The NFIB’s Small Business Optimism index rose to 96.6, a 1.4 point gain and the second consecutive month the index is above pre-recession levels. However the index is still below historical averages. Expectations about sales and business conditions contributed to the gain.
NFIB chief economist Bill Dunkelberg pointed out that, “The four components most closely related to GDP and employment growth (job openings, job creation plans, inventory and capital spending plans) collectively fell 1 point in May. So the entire gain in optimism was driven by soft components such as expectations about sales and business conditions.”
Financing continues to remain the least cited problem for small businesses in April, although it rose to 3% of respondents reporting it as their single most important problem. Loan availability is often seen as a leading indicator of business investment, hiring and economic growth. Taxes along with government requirements and red tape continue to be the most cited problems for small businesses, with 25% and 20% of respondents reporting it as their top problems respectively.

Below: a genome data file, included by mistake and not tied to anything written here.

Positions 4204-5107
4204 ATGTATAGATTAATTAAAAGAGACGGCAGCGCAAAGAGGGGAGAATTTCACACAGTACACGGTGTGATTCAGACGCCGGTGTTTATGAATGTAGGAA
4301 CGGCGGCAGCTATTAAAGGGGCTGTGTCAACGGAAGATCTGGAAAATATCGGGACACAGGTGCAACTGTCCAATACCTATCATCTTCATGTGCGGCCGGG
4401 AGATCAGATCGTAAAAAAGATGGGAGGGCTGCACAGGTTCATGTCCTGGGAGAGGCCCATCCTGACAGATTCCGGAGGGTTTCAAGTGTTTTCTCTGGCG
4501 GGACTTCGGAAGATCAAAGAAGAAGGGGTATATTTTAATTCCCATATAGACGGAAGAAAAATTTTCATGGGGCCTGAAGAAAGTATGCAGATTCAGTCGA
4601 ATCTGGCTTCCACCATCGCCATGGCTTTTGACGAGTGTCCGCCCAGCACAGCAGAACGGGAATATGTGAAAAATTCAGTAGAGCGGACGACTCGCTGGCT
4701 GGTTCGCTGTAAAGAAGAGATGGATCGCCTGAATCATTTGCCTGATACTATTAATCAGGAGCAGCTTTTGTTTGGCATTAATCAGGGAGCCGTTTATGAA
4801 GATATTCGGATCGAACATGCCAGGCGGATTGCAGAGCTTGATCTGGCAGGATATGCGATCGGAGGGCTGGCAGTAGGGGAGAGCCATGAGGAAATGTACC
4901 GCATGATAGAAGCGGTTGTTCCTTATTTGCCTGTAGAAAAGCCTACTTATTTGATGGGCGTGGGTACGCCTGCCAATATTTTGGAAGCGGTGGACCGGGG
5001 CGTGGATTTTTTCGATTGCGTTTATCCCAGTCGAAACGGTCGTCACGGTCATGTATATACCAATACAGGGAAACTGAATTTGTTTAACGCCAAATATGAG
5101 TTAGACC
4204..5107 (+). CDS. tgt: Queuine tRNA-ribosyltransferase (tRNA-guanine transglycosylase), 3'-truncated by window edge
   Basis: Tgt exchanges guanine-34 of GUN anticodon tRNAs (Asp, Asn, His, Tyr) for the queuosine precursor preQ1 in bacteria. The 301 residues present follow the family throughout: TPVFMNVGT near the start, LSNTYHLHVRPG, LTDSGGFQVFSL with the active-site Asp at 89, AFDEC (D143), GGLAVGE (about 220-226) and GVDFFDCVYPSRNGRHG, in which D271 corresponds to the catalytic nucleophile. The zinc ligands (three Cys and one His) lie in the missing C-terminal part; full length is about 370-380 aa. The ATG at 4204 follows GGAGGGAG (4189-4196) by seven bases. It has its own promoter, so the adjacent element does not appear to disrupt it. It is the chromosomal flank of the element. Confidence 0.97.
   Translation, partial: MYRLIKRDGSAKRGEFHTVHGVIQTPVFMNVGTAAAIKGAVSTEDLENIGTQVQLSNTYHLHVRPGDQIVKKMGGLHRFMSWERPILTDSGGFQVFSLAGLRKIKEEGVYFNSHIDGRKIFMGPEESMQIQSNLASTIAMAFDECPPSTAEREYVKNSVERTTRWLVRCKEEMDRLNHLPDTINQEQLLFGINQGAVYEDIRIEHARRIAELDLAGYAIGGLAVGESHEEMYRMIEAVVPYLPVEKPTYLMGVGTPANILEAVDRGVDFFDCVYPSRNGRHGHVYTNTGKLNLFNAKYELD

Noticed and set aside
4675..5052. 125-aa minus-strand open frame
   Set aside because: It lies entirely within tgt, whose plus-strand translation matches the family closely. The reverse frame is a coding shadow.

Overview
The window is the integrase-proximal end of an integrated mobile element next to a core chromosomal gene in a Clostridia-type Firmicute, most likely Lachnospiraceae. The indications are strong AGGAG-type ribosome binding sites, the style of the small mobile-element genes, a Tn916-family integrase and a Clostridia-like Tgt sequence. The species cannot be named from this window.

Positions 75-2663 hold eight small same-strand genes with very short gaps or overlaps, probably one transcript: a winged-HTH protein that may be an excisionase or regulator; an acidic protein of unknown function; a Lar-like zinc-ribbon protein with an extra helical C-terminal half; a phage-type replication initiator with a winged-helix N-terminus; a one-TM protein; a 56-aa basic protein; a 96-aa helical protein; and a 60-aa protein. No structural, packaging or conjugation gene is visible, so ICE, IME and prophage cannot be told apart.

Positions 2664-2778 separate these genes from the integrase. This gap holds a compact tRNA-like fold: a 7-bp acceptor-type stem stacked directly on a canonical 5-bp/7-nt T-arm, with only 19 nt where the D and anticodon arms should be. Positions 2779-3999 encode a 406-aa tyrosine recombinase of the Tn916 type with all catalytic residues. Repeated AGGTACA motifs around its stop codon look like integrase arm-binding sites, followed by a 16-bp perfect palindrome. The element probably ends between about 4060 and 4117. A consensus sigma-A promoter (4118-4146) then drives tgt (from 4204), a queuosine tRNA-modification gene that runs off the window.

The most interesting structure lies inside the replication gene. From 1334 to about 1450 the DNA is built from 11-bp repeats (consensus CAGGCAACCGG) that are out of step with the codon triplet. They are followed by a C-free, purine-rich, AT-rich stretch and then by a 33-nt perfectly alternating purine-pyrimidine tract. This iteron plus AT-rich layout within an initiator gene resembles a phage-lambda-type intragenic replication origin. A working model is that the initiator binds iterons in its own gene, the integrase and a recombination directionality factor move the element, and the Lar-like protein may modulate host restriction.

The report was positive given the optimistic future outlook of small businesses. Small businesses on net saw a 9% increase in their expectations of the economy to improve.
Finding qualified applicants is a persistent problem for small businesses. A net 24% have positions they are not able to fill, unchanged from the previous month and a high since at least the recession. Due to the quality of labor shortage coupled with plans to increase compensation, upward pressure is placed on wage inflation, which is poised to rise.
Read the NFIB report.